2008-02-22 / Community

Team Training For SJEH Maternity Unit

(Photo left) The Labor and Delivery staff at St. John's Episcopal Hospital gather twice a day around the patient progress monitor to improve communications among physicians, nurses, anesthesiologists, housekeepers and all disciplines as part of a new initiative to improve communications and coordination of care. Leading the team meeting is Jerald Korman, MD (center row, front), Chairman, Department of Obstetrics/Gynecology at St. John's. (Photo left) The Labor and Delivery staff at St. John's Episcopal Hospital gather twice a day around the patient progress monitor to improve communications among physicians, nurses, anesthesiologists, housekeepers and all disciplines as part of a new initiative to improve communications and coordination of care. Leading the team meeting is Jerald Korman, MD (center row, front), Chairman, Department of Obstetrics/Gynecology at St. John's. The healthy conclusion of a birth involves a host of healthcare professionals: obstetricians, nurses, anesthesiologists and pediatricians. The St. John's Episcopal Hospital Labor and Delivery unit - the unit where babies are actually delivered - is multidisciplinary. And, by its very nature, Labor and Delivery is a fast-moving, fast-changing unit with deliveries developing and evolving from hour to hour. Communication in this environment is not only a challenge, but a necessity. St. John's has the sole obstetrical service on the Rockaway Peninsula.

The staff on the Labor and Delivery unit saw a need to improve their interdisciplinary communication. "We looked to a program that RMF Strategies, a division of Risk Management Foundation of the Harvard Medical Institutions, Inc., developed called Team Performance Plus," says Jerald Korman, MD, Chairman of Obstetrics/- Gynecology. "What we liked about it is that members of our own staff were trained to become trainers enabling us to execute training on an ongoing basis."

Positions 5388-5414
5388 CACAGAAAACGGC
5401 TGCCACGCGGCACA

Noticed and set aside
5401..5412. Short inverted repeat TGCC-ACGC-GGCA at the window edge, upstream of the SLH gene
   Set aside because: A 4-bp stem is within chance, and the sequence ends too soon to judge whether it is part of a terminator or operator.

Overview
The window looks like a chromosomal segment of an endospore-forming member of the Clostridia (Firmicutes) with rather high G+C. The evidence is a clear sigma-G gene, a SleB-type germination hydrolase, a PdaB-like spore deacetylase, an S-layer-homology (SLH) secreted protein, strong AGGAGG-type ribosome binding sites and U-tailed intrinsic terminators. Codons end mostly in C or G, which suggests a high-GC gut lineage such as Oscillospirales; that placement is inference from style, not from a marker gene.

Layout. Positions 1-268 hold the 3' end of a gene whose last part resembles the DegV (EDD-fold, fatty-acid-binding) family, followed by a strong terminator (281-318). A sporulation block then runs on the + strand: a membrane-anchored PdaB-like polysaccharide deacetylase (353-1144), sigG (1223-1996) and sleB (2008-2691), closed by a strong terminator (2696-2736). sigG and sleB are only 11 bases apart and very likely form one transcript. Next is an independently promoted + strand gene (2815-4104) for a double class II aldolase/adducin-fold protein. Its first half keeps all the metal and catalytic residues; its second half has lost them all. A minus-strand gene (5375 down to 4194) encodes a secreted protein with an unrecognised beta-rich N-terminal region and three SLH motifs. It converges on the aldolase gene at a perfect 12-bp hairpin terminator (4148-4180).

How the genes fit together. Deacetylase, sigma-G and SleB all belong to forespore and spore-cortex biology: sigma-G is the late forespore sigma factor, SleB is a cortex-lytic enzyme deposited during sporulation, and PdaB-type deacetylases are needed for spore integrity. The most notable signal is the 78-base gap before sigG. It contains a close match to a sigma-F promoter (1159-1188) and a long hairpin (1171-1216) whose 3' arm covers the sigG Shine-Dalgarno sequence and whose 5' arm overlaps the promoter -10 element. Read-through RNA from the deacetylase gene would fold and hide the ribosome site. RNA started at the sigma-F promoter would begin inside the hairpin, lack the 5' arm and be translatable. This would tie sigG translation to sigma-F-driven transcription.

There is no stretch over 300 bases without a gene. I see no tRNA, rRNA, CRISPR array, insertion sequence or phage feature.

The team training applies concepts used by military and commercial flight teams. Different tools are used to formalize a communications process by which all team members remain aware of the status of patients. "Now, through regular team meetings, anesthesiologists, for instance, are able to better adjust their schedules, improving patient care and reducing medical error," says Dr. Korman.

Dr. Korman, Arlette Bustamante, RN, Nurse Educator, Catherine Wieland, RN, Nurse Manager, and Arlene Falconer-Hill, Administrative Supervisor, attended an intensive three-day program, taught by Allan Frankel, MD, of Lotus Forum and Brigham and Women's Hospital in Boston. The St. John's foursome returned and trained the rest of the Labor and Delivery team.

The unit has launched regular team meetings. "Every day, twice a day at 9:30 a.m. and 9:30 p.m., representatives from all the disciplines meet to review the status of each case," says Ms. Bustamante. "We all are benefiting, including housekeepers, who sit in to understand what to expect of the next shift."

Once the team becomes adjusted to this culture change, new tools may be introduced, including briefing/debriefing systems and error-reduction techniques such as workload management, mutual support and cross-monitoring. Accountability systems will also be further refined to track whether and how teamwork is improving clinical outcomes. The team training initiative is just one of a number of new initiatives at St. John's aimed at improving quality of care and service.

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